Situated on the East Neuk of Fife, overlooking the Firth of Forth and lying about ten miles south of St. Andrews, Lundin Golf Club was founded in 1868 and initially shared a common 18 hole course with the Leven Links.
This original course ran close to the sea, with nine holes being played in each direction and a starting point at both ends, and was set on a magnificent stretch of natural links land but as the popularity of the game increased, it was decided to establish 18-hole courses for both Lundin and Leven. A natural division between the two was effected at the halfway point, while further land was obtained north of the railway line and in 1908; the legendary James Braid was consulted on the design of a new course, which opened in 1909.
The new course was born from the original seaside holes and the area acquired from the neighbouring Montrave Estate and although a few modifications have been made through the years, the course remains largely the same today. The aforementioned railway tracks may have been removed since the physical split between the two golf courses, but the embankments and fencing associated with the railway remain and the original route is still out of bounds, adding a considerable extra element of risk at no fewer than seven holes. Today, Lundin is an excellent golf course and plays host to final qualifying for the British Open when held at St. Andrews and also the East of Scotland Amateur Championship, which is held annually.
And what of the specifics of the course? The original holes are pure links in character and the tough 424-yard opening hole plays from an elevated tee to a narrow valley and up again to a boldly contoured green. The long par four, 4th hole, is another gem and requires your approach to carry a burn just short of the green, which falls away on both sides. The par four, 6th hole marks the beginning of a three-hole stretch, playing alongside the disused railway, while the long par five, 9th hole, measures a thumping 555 yards and is rated as the most difficult hole on the course. With out of bounds on both the left and right, you should treat this hole with the utmost respect.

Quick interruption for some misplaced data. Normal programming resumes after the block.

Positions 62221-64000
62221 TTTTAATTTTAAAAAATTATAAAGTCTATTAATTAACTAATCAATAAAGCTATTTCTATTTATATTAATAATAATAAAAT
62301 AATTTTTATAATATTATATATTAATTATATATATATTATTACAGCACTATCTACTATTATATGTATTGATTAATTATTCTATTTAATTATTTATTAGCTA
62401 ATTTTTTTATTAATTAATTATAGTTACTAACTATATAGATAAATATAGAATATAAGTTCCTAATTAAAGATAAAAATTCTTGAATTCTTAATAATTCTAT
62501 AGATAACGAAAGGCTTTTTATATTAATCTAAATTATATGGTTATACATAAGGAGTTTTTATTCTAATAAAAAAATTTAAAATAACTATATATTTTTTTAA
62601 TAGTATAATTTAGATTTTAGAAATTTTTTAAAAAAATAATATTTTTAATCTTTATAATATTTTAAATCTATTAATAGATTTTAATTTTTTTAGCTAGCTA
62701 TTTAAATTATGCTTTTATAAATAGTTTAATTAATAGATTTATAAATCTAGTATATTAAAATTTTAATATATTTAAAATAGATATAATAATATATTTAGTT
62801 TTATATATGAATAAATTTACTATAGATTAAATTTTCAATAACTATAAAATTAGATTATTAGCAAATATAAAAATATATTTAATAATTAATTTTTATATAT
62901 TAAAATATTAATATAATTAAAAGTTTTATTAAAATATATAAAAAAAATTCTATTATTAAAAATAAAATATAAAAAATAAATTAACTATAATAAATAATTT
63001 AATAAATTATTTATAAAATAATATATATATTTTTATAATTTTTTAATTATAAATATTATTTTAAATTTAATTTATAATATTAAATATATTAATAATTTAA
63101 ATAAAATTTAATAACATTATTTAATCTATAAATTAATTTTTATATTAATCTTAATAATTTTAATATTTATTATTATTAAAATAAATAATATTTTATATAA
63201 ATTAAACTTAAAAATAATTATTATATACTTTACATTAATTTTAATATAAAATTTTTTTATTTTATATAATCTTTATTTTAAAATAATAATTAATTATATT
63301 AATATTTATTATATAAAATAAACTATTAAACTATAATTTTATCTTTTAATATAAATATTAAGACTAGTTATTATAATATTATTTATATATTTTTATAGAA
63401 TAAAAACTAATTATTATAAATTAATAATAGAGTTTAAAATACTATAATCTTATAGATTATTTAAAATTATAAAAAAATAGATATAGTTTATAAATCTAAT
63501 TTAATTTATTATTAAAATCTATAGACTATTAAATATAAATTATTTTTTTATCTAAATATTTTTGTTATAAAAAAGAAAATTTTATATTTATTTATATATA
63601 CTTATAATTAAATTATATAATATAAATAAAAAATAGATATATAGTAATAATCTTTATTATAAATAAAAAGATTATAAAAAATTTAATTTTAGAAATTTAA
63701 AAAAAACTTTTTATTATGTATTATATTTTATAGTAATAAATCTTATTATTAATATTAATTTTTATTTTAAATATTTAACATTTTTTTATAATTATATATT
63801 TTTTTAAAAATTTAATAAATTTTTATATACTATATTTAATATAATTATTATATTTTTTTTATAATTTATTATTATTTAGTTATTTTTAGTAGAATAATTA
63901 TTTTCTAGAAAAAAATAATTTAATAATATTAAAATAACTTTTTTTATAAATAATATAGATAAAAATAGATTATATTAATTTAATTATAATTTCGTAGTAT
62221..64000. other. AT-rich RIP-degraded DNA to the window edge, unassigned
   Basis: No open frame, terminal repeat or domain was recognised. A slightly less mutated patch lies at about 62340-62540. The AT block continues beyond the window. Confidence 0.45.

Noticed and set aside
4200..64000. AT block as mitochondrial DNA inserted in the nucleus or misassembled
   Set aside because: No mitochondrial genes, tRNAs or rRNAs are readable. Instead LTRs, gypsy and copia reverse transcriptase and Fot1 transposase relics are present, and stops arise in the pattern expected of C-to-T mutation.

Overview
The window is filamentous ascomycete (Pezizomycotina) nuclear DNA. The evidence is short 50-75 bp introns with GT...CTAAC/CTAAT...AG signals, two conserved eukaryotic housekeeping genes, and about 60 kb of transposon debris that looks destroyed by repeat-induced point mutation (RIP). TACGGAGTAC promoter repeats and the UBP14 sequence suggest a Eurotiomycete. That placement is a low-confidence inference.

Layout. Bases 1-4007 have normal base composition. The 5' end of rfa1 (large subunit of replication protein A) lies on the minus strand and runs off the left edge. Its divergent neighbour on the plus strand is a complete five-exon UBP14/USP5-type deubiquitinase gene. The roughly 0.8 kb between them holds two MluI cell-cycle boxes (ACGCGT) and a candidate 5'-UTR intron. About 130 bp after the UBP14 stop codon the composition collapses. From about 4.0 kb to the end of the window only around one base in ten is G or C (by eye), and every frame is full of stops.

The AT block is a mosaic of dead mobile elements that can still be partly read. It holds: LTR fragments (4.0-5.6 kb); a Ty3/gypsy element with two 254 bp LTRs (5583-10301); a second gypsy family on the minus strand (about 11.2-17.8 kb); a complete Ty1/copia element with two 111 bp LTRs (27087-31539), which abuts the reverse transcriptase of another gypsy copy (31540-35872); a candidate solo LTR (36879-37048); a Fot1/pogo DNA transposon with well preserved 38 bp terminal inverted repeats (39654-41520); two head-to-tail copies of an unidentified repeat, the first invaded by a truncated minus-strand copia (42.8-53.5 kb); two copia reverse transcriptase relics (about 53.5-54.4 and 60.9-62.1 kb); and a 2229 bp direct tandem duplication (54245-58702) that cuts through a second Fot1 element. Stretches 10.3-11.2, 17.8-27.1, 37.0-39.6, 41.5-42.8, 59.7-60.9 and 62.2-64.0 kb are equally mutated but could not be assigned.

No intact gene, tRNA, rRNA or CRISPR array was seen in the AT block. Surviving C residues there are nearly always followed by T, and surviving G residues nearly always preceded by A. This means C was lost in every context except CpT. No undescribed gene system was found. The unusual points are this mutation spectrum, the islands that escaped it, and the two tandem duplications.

Following an easy enough introduction to the back nine, normal service is resumed with the 466-yard, par four, 11th hole. The next two holes are straight out of a classic parkland layout. An uphill par three, played to a large plateau green, the 12th requires a mid to short iron, while the par five, 13th, with a big drop from the plateau fairway on the left and heavy woods to the right, must be played well to get the correct angle of approach to a green cut back into the trees. After the tough par three, 14th, which is played downhill over gorse and more bunkers that you can see, the course comes to a conclusion with a stretch of four consecutive par fours of varying lengths. With out of bounds to the left, the 18th is a tremendous finishing hole and usually demands a long-iron approach to a narrow green, flanked by a road on the left and bunkers to the right.
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